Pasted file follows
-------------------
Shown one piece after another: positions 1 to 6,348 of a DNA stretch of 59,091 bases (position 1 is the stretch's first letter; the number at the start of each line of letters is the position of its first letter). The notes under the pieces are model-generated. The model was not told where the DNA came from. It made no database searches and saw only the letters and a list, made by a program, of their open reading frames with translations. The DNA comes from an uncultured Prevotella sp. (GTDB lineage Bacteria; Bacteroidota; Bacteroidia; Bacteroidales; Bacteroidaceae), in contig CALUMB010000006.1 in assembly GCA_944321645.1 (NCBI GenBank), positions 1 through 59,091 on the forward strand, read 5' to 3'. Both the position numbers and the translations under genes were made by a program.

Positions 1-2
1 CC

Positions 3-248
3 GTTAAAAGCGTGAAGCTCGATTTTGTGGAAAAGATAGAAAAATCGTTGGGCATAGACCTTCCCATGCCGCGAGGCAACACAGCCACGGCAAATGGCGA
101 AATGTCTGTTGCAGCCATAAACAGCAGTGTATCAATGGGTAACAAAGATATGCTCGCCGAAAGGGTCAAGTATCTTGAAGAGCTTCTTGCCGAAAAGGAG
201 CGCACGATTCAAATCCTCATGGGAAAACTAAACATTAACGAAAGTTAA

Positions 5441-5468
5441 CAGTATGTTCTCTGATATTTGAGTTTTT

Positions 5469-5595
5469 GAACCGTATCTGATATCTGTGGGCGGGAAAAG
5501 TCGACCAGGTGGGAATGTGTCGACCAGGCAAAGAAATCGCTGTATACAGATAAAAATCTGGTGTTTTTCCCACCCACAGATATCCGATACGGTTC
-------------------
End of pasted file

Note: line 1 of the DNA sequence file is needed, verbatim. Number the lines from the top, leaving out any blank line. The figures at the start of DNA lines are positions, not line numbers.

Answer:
Shown one piece after another: positions 1 to 6,348 of a DNA stretch of 59,091 bases (position 1 is the stretch's first letter; the number at the start of each line of letters is the position of its first letter). The notes under the pieces are model-generated. The model was not told where the DNA came from. It made no database searches and saw only the letters and a list, made by a program, of their open reading frames with translations. The DNA comes from an uncultured Prevotella sp. (GTDB lineage Bacteria; Bacteroidota; Bacteroidia; Bacteroidales; Bacteroidaceae), in contig CALUMB010000006.1 in assembly GCA_944321645.1 (NCBI GenBank), positions 1 through 59,091 on the forward strand, read 5' to 3'. Both the position numbers and the translations under genes were made by a program.